Column: Making scarce spectrum deliver more

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SummaryWe know that as long as current management practices continue, radio spectrum will remain a scarce resource.

To increase the information-carrying capacity of a channel, its bandwidth increase is the only solution

Pradip Baijal & Satya N Gupta

We know that as long as current management practices continue, radio spectrum will remain a scarce resource. Regulators and governments the world over are struggling to counter the crunch for decades to meet the ever-increasing demand from the operators, who are trying to meet the ever-increasing aspiration for high bandwidth consuming applications on their mobiles.

In reality, radio spectrum is not really scarce. Studies and reports to the governments by expert bodies in the US, the UK and the European Union have shown that the finite spectrum is currently highly mismanaged and grossly underutilised. To increase the information-carrying capacity of a channel, its bandwidth increase is the only solution. This can be achieved by avoiding fragmentation of spectrum, and techniques are now available to avoid fragmentation, even in a multi-operator multi-usage environment.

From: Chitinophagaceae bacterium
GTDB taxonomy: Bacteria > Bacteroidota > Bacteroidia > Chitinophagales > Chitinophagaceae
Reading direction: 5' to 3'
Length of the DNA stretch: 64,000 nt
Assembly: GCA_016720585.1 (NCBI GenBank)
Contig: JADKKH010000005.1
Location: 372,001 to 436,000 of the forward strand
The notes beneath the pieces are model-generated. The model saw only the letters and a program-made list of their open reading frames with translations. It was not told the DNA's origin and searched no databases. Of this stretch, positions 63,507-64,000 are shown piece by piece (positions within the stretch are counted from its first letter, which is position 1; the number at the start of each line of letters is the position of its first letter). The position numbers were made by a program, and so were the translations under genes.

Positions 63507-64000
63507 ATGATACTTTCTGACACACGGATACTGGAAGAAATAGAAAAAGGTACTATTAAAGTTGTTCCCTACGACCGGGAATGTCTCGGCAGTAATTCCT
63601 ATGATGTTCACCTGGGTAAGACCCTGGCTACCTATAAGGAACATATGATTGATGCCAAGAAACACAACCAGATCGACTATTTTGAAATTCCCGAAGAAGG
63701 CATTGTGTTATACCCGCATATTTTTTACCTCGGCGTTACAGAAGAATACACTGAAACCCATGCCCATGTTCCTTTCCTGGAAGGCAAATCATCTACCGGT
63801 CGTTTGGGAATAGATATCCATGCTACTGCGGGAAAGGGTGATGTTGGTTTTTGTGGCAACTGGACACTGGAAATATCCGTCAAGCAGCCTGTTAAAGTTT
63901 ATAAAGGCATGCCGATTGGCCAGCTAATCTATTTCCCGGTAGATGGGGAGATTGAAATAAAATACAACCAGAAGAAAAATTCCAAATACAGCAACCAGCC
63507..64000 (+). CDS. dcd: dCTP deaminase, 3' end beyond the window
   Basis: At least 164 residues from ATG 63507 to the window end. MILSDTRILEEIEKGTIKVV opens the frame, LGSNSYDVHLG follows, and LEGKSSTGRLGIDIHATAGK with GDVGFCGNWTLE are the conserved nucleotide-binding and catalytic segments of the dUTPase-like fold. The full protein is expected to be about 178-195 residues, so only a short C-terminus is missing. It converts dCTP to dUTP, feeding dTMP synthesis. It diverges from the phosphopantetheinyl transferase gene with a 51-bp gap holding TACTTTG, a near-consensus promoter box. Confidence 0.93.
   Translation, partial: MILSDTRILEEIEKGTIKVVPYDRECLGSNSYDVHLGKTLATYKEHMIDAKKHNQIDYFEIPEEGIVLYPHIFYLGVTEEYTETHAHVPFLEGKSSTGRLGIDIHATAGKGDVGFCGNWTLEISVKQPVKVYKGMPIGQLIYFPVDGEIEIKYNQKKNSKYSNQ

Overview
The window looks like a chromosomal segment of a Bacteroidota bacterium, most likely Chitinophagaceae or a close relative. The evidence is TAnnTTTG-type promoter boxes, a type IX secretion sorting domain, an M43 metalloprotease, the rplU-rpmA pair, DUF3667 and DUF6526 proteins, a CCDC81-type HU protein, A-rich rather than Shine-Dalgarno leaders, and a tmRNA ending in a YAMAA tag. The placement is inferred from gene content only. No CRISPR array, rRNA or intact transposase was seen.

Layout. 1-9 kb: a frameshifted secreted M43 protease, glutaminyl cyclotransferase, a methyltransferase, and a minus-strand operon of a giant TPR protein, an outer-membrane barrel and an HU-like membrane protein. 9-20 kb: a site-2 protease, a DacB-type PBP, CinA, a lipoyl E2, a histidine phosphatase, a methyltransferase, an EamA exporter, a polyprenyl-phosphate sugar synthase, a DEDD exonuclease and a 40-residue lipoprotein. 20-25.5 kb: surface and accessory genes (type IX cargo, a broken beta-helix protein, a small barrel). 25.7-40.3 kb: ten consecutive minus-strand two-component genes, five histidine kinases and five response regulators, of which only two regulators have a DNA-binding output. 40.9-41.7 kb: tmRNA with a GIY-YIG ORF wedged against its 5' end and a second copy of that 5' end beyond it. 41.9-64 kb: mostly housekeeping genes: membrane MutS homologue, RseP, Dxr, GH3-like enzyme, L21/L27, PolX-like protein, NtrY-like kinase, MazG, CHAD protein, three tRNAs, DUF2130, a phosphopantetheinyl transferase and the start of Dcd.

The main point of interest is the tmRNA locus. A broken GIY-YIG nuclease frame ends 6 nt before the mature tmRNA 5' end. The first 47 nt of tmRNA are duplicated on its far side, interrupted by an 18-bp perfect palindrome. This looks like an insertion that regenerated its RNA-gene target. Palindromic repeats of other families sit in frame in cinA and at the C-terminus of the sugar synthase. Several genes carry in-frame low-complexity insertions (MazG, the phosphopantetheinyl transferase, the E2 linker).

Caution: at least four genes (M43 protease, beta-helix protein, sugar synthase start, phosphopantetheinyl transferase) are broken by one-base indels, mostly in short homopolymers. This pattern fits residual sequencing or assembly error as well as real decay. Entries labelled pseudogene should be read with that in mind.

As an analogy, spectrum can be equated to real estate, which may be finite, but through multi-storied sky scrapers, the capacity of a build-up area on the same land can really be enormous. Real estate is also constrained by regulation (floor space index) and the technology and construction material used.

As far as options to enhance capacity are concerned, a niche role is required to be played by each key stakeholder—government, regulators, operators and network providers. The option available with the operators is to make use of frequency re-use techniques as a trade-off between the spectrum required and the number of towers to serve a particular subscriber base/data carrying requirement. This option is hardly exploited due to obvious high capex implications. On the part of the vendors, they are required to embrace the next generation technologies based on packet switching in access network also, which is very efficient. Of course, more and more work is already happening in this direction and vendors and R&D persons are not resting. The main discussion in this article is for the spectrum manager to learn from innovations in the management of finite resources.

The role of spectrum managers, either the government or the regulator, in increasing the efficiency of radio spectrum is of paramount importance as, being the custodian of spectrum, they are the first and most significant stakeholders in this value chain. To meet the objective, they need to innovate in management of spectrum and learn from the various advancements in this field. Many reports on

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